• If you are pregnant, speak to your doctor or a pharmacist before buying fluticasone nasal spray at a pharmacy or supermarket.
  • Some nasal sprays contain fluticasone mixed with an antihistamine. Brand names include Dymista.
  • If your doctor has prescribed high doses of fluticasone to control your symptoms you may need to carry a steroid emergency card. Ask your pharmacist or doctor.

3. Who can and cannot use fluticasone nasal spray or drops

Most adults can use fluticasone nasal spray.

Children aged 4 years and above can use fluticasone nasal spray if their doctor prescribes it.

Fluticasone nasal drops can be prescribed to adults and young people from the age of 16 years.

Fluticasone is not suitable for some people. To make sure the nasal spray or drops are safe for you, tell your doctor or pharmacist if you:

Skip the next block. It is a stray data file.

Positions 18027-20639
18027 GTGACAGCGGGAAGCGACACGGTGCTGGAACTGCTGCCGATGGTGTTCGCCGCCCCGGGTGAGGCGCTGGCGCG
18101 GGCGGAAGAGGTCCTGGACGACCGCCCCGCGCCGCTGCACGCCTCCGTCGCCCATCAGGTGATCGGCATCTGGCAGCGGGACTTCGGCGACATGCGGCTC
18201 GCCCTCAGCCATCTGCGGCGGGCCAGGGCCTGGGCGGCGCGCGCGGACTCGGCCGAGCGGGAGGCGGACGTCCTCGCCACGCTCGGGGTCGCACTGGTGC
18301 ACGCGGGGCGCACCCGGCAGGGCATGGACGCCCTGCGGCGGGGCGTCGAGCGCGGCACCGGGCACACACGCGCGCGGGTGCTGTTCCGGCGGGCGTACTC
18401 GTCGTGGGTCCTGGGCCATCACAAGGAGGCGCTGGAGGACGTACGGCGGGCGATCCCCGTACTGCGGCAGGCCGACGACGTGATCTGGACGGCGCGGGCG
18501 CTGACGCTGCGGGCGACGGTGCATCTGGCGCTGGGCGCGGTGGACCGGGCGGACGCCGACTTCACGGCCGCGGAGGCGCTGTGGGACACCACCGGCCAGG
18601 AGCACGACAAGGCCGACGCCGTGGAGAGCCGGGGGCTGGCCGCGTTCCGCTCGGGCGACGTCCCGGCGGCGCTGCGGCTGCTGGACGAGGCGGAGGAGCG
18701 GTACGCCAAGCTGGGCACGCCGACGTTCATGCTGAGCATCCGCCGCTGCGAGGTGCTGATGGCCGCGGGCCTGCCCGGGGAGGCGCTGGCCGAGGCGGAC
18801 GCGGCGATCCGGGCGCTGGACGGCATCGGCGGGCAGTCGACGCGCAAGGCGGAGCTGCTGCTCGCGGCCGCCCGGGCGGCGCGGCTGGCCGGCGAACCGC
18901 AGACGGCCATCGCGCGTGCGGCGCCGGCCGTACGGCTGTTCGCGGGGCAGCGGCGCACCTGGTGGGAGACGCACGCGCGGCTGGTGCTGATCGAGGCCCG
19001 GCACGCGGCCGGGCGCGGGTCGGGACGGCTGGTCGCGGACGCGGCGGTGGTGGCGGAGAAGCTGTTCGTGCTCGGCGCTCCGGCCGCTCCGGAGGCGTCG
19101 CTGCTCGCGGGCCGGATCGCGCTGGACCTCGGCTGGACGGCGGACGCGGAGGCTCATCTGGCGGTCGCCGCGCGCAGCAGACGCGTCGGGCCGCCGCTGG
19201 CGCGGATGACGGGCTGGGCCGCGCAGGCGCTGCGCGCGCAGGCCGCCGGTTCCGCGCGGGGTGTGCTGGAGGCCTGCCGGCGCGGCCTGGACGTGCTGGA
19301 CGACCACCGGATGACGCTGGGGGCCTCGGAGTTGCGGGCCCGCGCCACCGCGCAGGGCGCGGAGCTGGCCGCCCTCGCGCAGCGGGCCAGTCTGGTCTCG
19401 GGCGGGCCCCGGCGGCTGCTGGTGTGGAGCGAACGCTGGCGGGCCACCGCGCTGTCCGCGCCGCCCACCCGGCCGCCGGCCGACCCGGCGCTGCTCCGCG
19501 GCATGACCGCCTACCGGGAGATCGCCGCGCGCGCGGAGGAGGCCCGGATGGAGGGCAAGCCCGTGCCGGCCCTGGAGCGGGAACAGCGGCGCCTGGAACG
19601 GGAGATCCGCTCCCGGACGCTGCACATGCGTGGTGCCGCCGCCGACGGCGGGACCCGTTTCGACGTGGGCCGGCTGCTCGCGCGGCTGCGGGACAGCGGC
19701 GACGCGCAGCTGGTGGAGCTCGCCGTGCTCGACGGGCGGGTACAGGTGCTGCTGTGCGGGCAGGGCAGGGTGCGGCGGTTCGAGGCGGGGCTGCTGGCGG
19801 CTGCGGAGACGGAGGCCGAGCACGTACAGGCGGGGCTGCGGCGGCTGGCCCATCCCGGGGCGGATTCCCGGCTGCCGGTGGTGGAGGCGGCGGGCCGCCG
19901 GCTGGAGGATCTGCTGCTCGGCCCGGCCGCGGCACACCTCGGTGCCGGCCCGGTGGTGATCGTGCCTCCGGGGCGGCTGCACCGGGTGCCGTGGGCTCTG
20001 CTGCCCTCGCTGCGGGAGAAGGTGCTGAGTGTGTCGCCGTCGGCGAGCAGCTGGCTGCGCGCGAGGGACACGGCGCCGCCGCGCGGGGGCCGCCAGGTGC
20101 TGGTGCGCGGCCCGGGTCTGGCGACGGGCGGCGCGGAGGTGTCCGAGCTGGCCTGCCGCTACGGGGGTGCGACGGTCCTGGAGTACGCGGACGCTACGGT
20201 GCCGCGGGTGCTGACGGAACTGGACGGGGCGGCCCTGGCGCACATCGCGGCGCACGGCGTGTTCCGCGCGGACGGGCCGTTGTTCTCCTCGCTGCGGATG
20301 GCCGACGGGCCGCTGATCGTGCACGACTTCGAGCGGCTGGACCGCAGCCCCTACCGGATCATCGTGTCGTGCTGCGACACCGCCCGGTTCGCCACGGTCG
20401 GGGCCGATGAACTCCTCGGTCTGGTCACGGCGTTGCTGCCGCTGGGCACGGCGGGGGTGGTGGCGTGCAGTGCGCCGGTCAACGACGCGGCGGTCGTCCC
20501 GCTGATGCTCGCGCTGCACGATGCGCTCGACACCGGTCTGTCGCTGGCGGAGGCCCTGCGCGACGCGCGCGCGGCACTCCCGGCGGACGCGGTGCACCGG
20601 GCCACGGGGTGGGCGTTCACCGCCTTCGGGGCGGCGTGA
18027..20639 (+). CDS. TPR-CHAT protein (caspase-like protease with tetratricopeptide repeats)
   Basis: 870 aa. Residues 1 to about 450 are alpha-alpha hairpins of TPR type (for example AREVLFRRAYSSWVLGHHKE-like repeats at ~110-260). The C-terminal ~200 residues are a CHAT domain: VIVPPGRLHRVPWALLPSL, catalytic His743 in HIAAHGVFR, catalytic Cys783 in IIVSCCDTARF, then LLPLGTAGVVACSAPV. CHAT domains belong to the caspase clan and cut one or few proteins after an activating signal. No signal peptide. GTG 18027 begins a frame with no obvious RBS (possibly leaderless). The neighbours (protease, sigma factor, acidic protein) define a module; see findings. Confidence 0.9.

• are allergic to fluticasone or any other medicines
  • are taking or have recently taken other corticosteroid medicines
  • have had nose surgery
  • have an infection in your nose
  • are pregnant or trying to get pregnant

4. How and when to use it

How to use the spray

Fluticasone nasal spray needs to be used regularly for it to work.

You'll generally use the spray once or twice a day (once in the morning and once at night). The usual dose is 1 or 2 sprays into each nostril.

Follow the instructions that come with your nasal spray. Do not use more than the maximum number of sprays in 24 hours.

If you're using a new bottle, it may not work the first time. Pump the spray a few times until a fine mist comes out. You'll also need to do this if you have not used the bottle for a few days.

Remove the cap and gently shake the bottle.

  1. Blow your nose gently, then close 1 nostril with your finger.